Lend us your imagination for a moment and picture lush rainforest rolling down to peaceful golden sands with monkeys roaming the trees above and sloths clinging on in perpetual slumber...
If you’ve done a bit of research already, you might think we’re describing Manuel Antonio (and we could have been 30 years ago). But you’d be on the wrong side of the country. Sleepy Cahuita has all the beauty and the wildlife, but none of the hordes and garish resorts.
It also has Caribbean culture in abundance, from coconut shrimp to reggae bars to locals chatting in Creole patois. Few visitors make it here but those who do - the more culturally adventurous - love it.
Sleepy sloths Cahuita is formed by a strip of coastal rainforest, gorgeous beaches, and a huge (55,000 acres) expanse of ocean. In said ocean, you find Costa Rica’s largest coral reef, home to exuberantly coloured fish, rays, sharks and turtles. Back on land, you can find capuchins swinging through the trees, agoutis snuffling around tree roots, and more besides.
It’s a great place to practise distinguishing between your two and three-toed sloths… Although the sloths are found throughout the country, this is in a way their spiritual home, or at least a place they’re held in the highest regard. Any time spent in Cahuita should include a visit to the national park to see them in their natural habitat and probably doing what they do best - sleeping.
Monkeys at dawn, Marley at dusk A great day in Cahuita might start with an early morning hike in the forest to see and hear the monkeys and birds come to life, before a snorkel in the bay to seek out marine life. Head down the road to meet the sloths, before enjoying a paddle along the coast as the sun goes down. Come the evening, you can wander into the village to pass a few hours in the simple but friendly bars and restaurants. Reggae and calypso fill the air alongside the aromas of jerk chicken and curried goat. Tuck into some of the unsurprisingly excellent fish and seafood, most likely accompanied by the strains of Mr B. Marley.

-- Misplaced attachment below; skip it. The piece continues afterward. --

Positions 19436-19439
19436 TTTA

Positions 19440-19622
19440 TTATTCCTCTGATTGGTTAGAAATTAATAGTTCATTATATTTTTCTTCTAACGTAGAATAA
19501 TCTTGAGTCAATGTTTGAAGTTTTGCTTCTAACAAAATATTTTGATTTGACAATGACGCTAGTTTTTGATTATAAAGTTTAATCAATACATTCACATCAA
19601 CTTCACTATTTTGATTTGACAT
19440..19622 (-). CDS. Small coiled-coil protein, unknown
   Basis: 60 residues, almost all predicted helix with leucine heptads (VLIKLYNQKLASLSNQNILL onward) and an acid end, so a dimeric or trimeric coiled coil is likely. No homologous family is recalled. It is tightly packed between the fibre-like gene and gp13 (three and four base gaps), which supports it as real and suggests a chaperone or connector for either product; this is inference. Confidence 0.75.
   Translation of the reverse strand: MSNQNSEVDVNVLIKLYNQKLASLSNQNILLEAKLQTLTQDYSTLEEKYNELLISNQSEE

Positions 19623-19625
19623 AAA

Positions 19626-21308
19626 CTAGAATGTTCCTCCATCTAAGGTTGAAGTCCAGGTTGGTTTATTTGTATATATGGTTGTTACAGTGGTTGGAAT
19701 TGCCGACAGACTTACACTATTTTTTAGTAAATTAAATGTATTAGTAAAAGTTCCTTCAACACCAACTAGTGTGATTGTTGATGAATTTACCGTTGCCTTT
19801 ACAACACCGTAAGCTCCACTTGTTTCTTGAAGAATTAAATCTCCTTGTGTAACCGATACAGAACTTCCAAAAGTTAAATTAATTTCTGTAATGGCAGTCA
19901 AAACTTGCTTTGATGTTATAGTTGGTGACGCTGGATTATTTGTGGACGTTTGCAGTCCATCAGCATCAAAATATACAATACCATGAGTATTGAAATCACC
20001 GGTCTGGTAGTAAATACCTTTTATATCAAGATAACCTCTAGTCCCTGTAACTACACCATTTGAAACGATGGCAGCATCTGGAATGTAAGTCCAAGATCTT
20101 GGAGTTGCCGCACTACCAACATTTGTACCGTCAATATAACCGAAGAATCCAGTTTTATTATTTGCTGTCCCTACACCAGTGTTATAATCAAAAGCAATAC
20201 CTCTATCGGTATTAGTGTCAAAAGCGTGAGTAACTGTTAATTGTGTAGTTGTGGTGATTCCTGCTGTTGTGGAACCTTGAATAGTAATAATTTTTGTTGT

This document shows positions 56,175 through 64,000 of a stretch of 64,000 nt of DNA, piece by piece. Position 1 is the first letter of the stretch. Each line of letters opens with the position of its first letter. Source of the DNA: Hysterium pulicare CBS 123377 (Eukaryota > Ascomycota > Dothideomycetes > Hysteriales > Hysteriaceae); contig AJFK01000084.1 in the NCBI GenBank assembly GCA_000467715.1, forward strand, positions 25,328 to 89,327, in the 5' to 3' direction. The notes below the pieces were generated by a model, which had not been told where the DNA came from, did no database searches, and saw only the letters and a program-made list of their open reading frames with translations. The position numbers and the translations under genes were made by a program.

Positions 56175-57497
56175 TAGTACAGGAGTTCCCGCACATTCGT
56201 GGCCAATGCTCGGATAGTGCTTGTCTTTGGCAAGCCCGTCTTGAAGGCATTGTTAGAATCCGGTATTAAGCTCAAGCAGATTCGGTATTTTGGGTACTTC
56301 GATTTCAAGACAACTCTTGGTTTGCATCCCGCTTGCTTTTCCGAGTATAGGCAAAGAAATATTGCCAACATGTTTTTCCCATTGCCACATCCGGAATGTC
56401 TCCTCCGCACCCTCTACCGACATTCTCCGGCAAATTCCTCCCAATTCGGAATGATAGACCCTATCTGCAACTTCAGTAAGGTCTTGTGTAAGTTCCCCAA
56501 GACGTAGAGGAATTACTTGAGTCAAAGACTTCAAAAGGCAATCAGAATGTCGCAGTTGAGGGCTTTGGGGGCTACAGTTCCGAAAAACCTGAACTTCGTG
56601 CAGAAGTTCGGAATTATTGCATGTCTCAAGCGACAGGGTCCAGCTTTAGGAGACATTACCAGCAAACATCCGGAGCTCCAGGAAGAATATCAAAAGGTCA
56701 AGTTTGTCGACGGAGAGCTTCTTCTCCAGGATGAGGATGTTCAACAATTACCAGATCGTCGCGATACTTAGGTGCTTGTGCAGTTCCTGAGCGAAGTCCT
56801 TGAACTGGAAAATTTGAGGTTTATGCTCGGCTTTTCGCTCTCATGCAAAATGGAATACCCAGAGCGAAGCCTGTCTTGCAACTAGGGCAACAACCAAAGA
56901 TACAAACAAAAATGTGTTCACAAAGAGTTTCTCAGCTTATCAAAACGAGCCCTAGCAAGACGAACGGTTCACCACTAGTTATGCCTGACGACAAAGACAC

Leatherbacks by moonlight Just because darkness falls doesn't mean that the wildlife is done for the day however: the beaches to the south of Cahuita are also home (in season) to one of the great natural events. Hiking by moonlight along the beach to watch a solitary leatherback, turfing up the sand before depositing her eggs, is a memory that will remain forever etched in your mind.
How to visit Cahuita with Pura Aventura We really do love Cahuita; compared to the crowded concrete trails in Manuel Antonio, you will see a fraction of the people here as you wander the peaceful, dusty tracks and explore the pristine beach and ocean. An added bonus is its Afro-Caribbean heritage, adding in a cultural element to your trip which may well be unexpected. So we tend to give it the time it deserves - three nights is the sweet spot. Unless you really prefer not to drive, we like to link Cahuita with other national parks and protected areas that pick a more wild, unspoilt and peaceful path through Costa Rica in your own 4x4. We’d love to sketch out that path with you, so please do get in touch.
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